There are two meanings for division: partitive (or sharing) and quotative (or measuring). The partitive meaning is the most common one we think of when we do whole number division. I have 12 cookies to share equally among 3 people. How many cookies does each person get? We know the number of groups (3 in this example) and we need to find the size of each group.

When dividing by a fraction, partitive division means that we know the fractional part of a group we have, and we need to find the size of a whole group.

I can mow 4 lawns with \frac{2}{3} of a tank of gas in my lawnmower is a partitive division problem because I know what \frac{2}{3} of a tank can do, and I want to find what a whole tank can do. So performing the division 4\div \frac{2}{3} will answer the question.

2. Fractions as operators

When I multiply by a fraction, I am making things larger (if the fraction is greater than 1), or smaller (if the fraction is less than 1, but still positive).

Scaling from (say) 5 to 4 requires multiplying 5 by \frac{4}{5}. Scaling from 4 to 5 requires multiplying by \frac{5}{4}. This relationship always holds—reverse the order of scaling and you need to multiply by the reciprocal.

putting it all together

Back to the lawnmower. There is some number of lawns I can mow with a full tank of gas in my lawnmower. Whatever that number is, it was scaled by \frac{2}{3} to get 4 lawns. Now we need to scale back to that number (whatever it is) in order to know the number of lawns I can mow with a full tank.

So I need to scale 4 up by \frac{3}{2}.

Now we have two solutions to the same problem. The first solution involved division. The second solution involved multiplication. They are both correct so they must have the same value. Therefore,

4\div \frac{2}{3} = 4 \cdot \frac{3}{2}

There was nothing special about the numbers chosen here, so the same argument applies to all positive values.

A\div\frac{b}{c}=A\cdot\frac{c}{b}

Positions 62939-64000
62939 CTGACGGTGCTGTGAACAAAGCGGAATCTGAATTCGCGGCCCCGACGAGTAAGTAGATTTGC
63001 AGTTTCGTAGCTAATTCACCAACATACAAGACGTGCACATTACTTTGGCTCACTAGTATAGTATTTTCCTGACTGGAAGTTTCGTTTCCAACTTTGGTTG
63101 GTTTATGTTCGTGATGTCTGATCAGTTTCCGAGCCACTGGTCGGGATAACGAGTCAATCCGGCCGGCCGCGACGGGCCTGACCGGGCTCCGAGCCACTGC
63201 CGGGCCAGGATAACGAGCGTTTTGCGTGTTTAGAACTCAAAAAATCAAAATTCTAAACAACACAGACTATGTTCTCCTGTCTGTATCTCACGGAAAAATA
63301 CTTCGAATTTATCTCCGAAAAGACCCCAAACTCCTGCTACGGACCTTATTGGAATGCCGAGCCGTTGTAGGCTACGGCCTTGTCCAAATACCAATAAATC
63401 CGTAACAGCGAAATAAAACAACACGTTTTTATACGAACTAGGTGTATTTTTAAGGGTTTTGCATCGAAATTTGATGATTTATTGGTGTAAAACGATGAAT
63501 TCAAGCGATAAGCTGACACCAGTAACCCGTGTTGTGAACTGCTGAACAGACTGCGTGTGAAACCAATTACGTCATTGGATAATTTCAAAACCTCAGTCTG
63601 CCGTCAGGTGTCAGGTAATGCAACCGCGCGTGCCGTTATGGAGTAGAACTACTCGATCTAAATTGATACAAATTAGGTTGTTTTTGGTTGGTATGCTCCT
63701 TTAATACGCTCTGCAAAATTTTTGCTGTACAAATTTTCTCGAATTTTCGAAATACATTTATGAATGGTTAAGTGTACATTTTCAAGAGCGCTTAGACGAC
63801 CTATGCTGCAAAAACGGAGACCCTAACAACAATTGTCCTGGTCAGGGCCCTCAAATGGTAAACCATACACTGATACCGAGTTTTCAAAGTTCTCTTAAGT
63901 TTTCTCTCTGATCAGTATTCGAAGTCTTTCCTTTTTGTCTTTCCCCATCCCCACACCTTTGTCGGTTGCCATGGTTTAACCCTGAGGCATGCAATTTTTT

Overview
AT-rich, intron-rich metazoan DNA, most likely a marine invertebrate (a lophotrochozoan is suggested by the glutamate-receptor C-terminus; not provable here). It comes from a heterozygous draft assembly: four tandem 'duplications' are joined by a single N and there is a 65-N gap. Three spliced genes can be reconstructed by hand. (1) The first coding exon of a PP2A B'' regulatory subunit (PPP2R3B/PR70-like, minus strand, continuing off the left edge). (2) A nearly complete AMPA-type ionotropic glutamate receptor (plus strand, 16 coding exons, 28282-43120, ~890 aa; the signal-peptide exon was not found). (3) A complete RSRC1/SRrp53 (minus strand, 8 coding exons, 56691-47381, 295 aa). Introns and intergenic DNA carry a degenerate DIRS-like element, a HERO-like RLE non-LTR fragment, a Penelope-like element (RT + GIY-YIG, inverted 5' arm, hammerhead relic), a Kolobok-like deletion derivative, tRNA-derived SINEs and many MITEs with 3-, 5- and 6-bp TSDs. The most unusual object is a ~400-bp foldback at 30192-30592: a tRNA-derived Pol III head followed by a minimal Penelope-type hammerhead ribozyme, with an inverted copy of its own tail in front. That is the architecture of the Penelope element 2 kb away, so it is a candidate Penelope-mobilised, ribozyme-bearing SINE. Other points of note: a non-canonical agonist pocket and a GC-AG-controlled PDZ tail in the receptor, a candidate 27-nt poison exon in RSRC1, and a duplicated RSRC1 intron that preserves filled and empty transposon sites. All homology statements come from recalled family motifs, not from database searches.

We have to be careful about zero. Negative numbers behave the same way as positive numbers in this case, since the associative and commutative properties of multiplication will let us isolate any values of -1 and treat everything else as a positive number.

More on partitive fraction division here.

Please note that you do not need to invert and multiply to solve fraction division problems. You can use common denominators, then divide just the resulting numerators. You can use common numerators, then use the reciprocal of the resulting denominators. Or you can just divide across as you do when you multiply fractions. The origins of the strong preference for invert-and-multiply are unclear.

Wiggins questions #2

Question 2

“Solving problems typically requires finding equivalent statements that simplify the problem” Explain – and in so doing, define the meaning of the = sign.

This question is a strange one. It really isn’t how I would define problem solving, and I certainly wouldn’t include equality as a major component underlying problem solving.

Nonetheless…

I suppose he is getting at the idea that expressing equations in equivalent forms sometimes reveals different details of a problem.

For instance, I have created a new measure for cylinders: the circumradial measure. You add the radius and height. Then multiply this sum by the circumference.

C_M = (r+h) \cdot (2\pi r)

In exploring this measure, one might end up restating this formula in equivalent terms, as:

C_M = 2\pi r^2+2\pi rh

This is more recognizable as a formula for surface area of a cylinder. The form of the equation affects how we think about the relationship it expresses.

What does the equal sign mean?

This is an important question. There is lots of research about it (CGI folks have worked on it, for instance). Three quick points:

  1. The equal sign means that the two things on either side have the same value as each other.
  2. We often teach in ways that lead students to think that the equal sign means and now write the answer.
  3. You can’t really understand much about algebra with the conception that (2) fosters. You need (1).

Finally, there are deep ideas underlying the equal sign. Equivalence is the mathematical way of talking about sameness. Stating the meaning of sameness precisely in mathematics turns out to be tricky and interesting work, and is a foundation of modern algebra.